As the world celebrates May Day, this day takes on special significance in Myanmar.
At this moment Myanmar is already to be considered a “failed state”. A failed state: it is a country that is experiencing a major social, economic and political crisis and is unable to provide the basics of a legitimate State. Before pointing the finger at the protest and civil disobedience movements, it must be remembered that the Myanmar of January 31, 2021 was a Myanmar destined for an economic recovery, and a large part of the population looked to the future with optimism. It was still a long way from true democracy, and there was no shortage of problems of enormous inequality and civil wars. But Min Aung Hlaing’s coup is taking Myanmar back decades. The responsibility for everything that is happening in Myanmar lies with the generals.
The reason for the protests of these three months, despite the more than 700 deaths and 3000 arrests, is not the non-compliance with the November electoral result. What worries the population is the future under the military regime.
Myanmar lived 70 years under the Tatmadaw and knows well not only its ferocity, which today the whole world has learned about thanks to the internet, but also its political ineptitude. Under the military regime, Myanmar has no hope of growth and improvement.
Young people have no hope of having a good education, but only a propaganda education that teaches the need to have an army that holds the country together, based on memorizing and repeating notions like parrots, rather than developing logic and critical thinking. Young people would not reach their full potential in this system. And we have seen how amazing this young generation is.
Factory workers would not see their rights respected, many trade unions have already been made illegal today. The battles and small victories of recent years would be nullified, and would leave room for increasingly worse working conditions in an already very difficult context.
Farmers would experience great difficulties. Land expropriation is a widespread problem in Myanmar, especially in ethnic areas. Climate change that can damage agricolture is another threat that the generals would not address, quite the opposite. Furthermore, the various sanctions could harm exports.
Healthcare would completely collapse. We have seen how doctors and nurses were among the first to join the CDM. In the past, the Tatmadaw has shown that it has no interest in health care. Just think of Cyclone Nargis. Over 130,000 people died, many due to the regime’s bad (and criminal) handling of the emergency at the time. And these three months have shown that generals have no respect for people’s lives.
The environment would be damaged by indiscriminate exploitation policies. Myanmar is very rich in natural resources, precious stones, timber, gas and oil. The Tatmadaw has always functioned as a colonial force, rather than a security force, and is exploiting and enslaving the resources of its own country.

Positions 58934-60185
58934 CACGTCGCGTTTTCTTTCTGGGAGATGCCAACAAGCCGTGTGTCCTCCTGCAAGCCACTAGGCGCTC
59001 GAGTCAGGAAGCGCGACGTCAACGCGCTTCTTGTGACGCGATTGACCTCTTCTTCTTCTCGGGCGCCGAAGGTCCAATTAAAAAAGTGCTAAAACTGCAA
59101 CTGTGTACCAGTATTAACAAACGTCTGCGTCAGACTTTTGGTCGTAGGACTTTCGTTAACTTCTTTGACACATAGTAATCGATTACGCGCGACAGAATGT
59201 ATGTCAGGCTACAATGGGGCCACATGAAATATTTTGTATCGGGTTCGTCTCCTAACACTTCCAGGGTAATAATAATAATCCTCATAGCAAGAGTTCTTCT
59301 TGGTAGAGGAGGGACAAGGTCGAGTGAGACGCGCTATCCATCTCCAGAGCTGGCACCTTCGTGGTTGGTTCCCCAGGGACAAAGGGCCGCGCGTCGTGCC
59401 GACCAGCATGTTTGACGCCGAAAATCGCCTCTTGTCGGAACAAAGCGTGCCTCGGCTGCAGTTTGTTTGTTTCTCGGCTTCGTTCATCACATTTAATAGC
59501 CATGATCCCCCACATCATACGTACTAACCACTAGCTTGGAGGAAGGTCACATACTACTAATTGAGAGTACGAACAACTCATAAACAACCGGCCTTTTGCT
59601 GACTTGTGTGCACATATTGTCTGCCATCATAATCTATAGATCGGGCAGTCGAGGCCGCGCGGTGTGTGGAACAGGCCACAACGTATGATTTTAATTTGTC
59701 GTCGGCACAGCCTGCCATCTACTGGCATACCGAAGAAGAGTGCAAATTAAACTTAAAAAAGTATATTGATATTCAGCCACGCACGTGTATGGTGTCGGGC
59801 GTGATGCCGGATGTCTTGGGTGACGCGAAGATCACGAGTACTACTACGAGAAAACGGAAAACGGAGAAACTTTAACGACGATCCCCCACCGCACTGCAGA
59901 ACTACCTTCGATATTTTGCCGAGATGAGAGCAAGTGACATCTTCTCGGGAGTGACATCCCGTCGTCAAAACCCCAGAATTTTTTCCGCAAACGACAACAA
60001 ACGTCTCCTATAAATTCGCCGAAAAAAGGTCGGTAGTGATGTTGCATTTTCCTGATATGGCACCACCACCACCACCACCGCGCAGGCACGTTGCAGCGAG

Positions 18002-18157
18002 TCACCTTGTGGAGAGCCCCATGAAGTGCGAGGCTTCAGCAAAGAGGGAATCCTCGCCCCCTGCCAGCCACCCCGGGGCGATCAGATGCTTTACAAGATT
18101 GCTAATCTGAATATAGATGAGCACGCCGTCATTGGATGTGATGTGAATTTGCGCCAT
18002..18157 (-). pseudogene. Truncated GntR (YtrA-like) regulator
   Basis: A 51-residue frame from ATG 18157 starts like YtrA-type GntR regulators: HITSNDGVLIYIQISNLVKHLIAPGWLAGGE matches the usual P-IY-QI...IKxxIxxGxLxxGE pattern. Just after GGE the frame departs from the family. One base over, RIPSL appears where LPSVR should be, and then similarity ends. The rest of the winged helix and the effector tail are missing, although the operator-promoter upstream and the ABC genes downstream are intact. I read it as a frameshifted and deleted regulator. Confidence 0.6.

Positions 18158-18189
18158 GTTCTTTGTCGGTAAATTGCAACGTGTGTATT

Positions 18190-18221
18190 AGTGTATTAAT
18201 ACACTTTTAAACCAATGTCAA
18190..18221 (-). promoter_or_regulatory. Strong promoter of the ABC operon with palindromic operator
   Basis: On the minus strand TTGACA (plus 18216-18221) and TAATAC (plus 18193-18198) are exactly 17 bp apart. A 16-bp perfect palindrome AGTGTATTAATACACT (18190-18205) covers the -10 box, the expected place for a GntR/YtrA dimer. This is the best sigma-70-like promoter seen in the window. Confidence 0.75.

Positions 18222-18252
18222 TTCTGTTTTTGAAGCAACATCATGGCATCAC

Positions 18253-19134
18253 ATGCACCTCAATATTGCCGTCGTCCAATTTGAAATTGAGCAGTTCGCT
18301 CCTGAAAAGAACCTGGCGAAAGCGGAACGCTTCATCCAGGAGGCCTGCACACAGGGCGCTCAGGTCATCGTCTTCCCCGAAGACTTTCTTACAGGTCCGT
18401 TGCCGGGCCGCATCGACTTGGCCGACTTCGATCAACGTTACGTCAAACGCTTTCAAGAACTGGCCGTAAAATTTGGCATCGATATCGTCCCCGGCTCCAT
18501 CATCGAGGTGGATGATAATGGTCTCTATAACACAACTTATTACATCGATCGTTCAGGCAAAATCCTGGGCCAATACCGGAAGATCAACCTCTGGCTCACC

Tourism would suffer a severe blow. The opening up of the country after 2010 has led to a boom in tourism in Myanmar, and this has allowed many to find jobs and get out of poverty. Hotels, restaurants, tourist agencies, taxis, souvenir shops and tourist guides: hundreds of thousands of people are employed in this sector. The military dictatorship would lead many tourists to discard Myanmar as a destination for their travels. Not only. It would lead to mismanagement of the artistic heritage. Bagan has only recently become a UNESCO heritage site, also due to bad management and bad restructuring works carried out by the military regime.
The media would no longer be free. Myanmar has gone from being one of the most isolated countries in the world to being as connected as the rest of Southeast Asia. Internet and smartphones are now everywhere, independent newspapers had seen a resurgence, censorship was no longer a concern as it used to be. Information travels virtually free, or almost free (we recall the case of the two jailed Reuters journalists and their reportage on the Rohingya massacres). The internet restrictions of recent months and those in Rakhine and Mon State of the previous year are proof of how this freedom of information would no longer exist.
At the international level, Myanmar would become a joke, a “Pariah State”. The country would be forced to “sell out” to powers willing to maintain a relationship with a criminal regime such as China and Russia.
To all this are added civil wars and racial discrimination which certainly would not disappear under the regime.
There is nothing the military regime can improve in Myanmar. The key point is this: this is a small group of ferocious criminals, greedy for power and money who are also ignorant and unfit to govern a country.
Faced with this prospect, the Burmese cannot do anything but protest. Their future is at stake in a way we cannot even imagine.
The challenge of the protest movements is to bring down the regime by making the country ungovernable. The cunning and determination of the Burmese people is truly incredible. Since February they had a clear way to achieve their goal. And while the international community, the United Nations, ASEAN, the EU still don’t know how to react, the people of Myanmar are already bringing the generals to their knees.
Of course, the price paid is enormous. Hundreds of people, mostly young people, will not be able to see the new Myanmar. And the trauma of these months will probably remain for a long time. But the Myanmar that young people can now imagine, and which is perhaps not so far away, is much freer than it has ever been.